In previous versions, StarOffices Writer and Calc applications wouldnt open these documents at all, a pretty big collaboration roadblock. However, Word 2003s document protection feature–which can prevent certain changes within a document, such as style changes in specified blocks of text–doesnt work in StarOffice 8. In our tests, Writer simply ignored the restrictions, as do earlier versions of Word.
StarOffices Writer now matches Words support for nested tables–in earlier StarOffice versions, Writer wouldnt render tables situated within other tables at all.
While StarOffice 8 generally does a good job of creating and consuming Office-formatted documents, we encountered small inconsistencies during our testing that required tweaks to preserve the appearance of the documents we imported.
For instance, in one of the Word documents with which we tested, some of the numbers in a numbered list of elements rendered with mismatched fonts when we opened it in StarOffices Writer. This may not seem like a big deal, but this sort of inconsistency can be maddening to track down and eliminate for collaborators using a mixture of StarOffice and Microsoft Office programs.
StarOffice users who need to ensure that their documents render appropriately for those who dont use StarOffice or OpenOffice.org can take advantage of the suites PDF export feature, which has been improved in StarOffice 8 to preserve document hyperlinks, tables of contents and notes in the PDFs it creates.
In previous versions of StarOffice, the suites constituent applications featured fairly good database integration options and came bundled with the back-end database component Adabas D. However, the suite lacked an approachable front end that would provide easy access and the ability to organize these capabilities.
New in StarOffice 8 is such a database front end, called Base, with which we could link up to a range of existing data sources, including dBASE, Access, MySQL, LDAP, Mozilla, Thunderbird, Outlook and Windows, as well as to data sources accessible through ODBC or JDBC (Java Database Connectivity) drivers.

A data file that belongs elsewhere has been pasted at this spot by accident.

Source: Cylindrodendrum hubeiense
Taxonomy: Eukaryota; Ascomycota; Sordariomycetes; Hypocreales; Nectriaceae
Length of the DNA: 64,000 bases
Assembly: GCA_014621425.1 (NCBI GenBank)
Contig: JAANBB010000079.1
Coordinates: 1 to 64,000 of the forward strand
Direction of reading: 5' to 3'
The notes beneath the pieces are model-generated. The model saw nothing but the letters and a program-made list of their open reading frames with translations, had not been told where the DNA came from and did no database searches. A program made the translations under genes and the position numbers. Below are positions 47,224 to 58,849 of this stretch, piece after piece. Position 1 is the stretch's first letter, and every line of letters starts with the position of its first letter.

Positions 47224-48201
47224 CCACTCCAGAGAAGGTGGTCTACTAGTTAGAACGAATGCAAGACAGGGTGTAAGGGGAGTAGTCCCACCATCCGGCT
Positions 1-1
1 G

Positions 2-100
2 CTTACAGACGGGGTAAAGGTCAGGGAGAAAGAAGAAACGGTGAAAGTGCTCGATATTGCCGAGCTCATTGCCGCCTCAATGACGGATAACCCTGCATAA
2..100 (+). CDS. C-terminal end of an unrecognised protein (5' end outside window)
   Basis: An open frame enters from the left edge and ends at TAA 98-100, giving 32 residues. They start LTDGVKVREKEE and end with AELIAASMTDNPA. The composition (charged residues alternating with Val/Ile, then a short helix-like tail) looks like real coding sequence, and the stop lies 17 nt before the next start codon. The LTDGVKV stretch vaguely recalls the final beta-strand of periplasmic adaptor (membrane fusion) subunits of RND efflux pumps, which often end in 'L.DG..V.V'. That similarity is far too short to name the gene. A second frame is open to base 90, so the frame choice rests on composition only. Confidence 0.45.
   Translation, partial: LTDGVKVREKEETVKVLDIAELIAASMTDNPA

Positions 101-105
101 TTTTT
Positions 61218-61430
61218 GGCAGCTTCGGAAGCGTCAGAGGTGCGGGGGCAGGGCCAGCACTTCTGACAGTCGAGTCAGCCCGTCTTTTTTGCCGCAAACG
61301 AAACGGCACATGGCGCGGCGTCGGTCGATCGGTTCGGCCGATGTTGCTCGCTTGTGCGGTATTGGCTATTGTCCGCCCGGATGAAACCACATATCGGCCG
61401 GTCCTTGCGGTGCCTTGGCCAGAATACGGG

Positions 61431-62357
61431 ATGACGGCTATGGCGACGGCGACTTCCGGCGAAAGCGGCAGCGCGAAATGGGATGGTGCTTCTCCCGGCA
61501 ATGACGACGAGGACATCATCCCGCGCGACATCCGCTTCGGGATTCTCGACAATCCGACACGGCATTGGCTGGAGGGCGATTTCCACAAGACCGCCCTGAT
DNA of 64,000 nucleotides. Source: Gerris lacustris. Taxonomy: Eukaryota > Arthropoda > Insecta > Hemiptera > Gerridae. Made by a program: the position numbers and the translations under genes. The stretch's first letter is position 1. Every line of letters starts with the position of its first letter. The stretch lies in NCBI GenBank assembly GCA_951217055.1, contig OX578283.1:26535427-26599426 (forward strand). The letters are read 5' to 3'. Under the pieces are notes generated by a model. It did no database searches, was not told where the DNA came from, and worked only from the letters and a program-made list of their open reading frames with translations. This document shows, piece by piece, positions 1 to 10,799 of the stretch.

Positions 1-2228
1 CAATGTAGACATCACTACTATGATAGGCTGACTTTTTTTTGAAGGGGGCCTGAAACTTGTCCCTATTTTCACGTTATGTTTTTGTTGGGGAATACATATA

StarOffice still comes with the Adabas D database, but the suites chief native data source option is now the Java-based HSQLDB relational database engine. HSQLDB is open source, which means it will also ship with OpenOffice.org 2.0, whereas Adabas D did not. We found it fairly easy to build data stores using Base, which offers wizards for speeding the creation of database tables, forms, queries and reports.
Impress, Calc, Writer get
StarOffices answer to Microsofts PowerPoint, Impress, has gotten an interface overhaul in this release. Impress now sports slide and task panes, which made it easier for us to navigate among the slides in our test presentations and to access Impress sample layout, animation and slide transition options.
StarOffice 8s Calc spreadsheet application includes improvements to the DataPilot tool, a feature for analyzing spreadsheets in interactive tables that corresponds to the Pivot Tables in Microsofts Excel. DataPilot tables can now include more field types, as well as more sorting, grouping and display options, all of which should make Calc a more palatable alternative for users coming from Excel.
Calc also now boasts a doubled row limit, up to the same 65,536-line limit that applies to Excel spreadsheets.
StarOffices Writer application appears to have seen the least change since the last version of the suite, but we noticed the addition of a format paintbrush tool, which enabled us to copy formatting information from one chunk of text to another.
Also of benefit to Writer users is StarOffice 8s improved Mail Merge wizard, which we found much easier to use than in previous versions, particularly when we didnt already have a data source set up from which to pull merged data.
We also noted the addition of a keyboard shortcut for pasting text into Writer documents without formatting, something we found helpful when ferrying pieces of text from Web pages or other word processing documents.
Senior Analyst Jason Brooks can be reached at [email protected].
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KDE Projects KOffice 1.4.1 For users of Linux and other KDE-supported platforms, KOffice offers broad functionality and excellent desktop integration (www.koffice.org)
Microsoft Office 2003 and earlier The file formats exclusive to Microsofts market-leading Office suite are a de facto standard, giving Office a definite edge (www.microsoft.com)
OpenOffice.org Projects OpenOffice.org 2.0 The wholly open-source sibling of StarOffice typically offers tighter integration with Linux distributions (www.openoffice.org)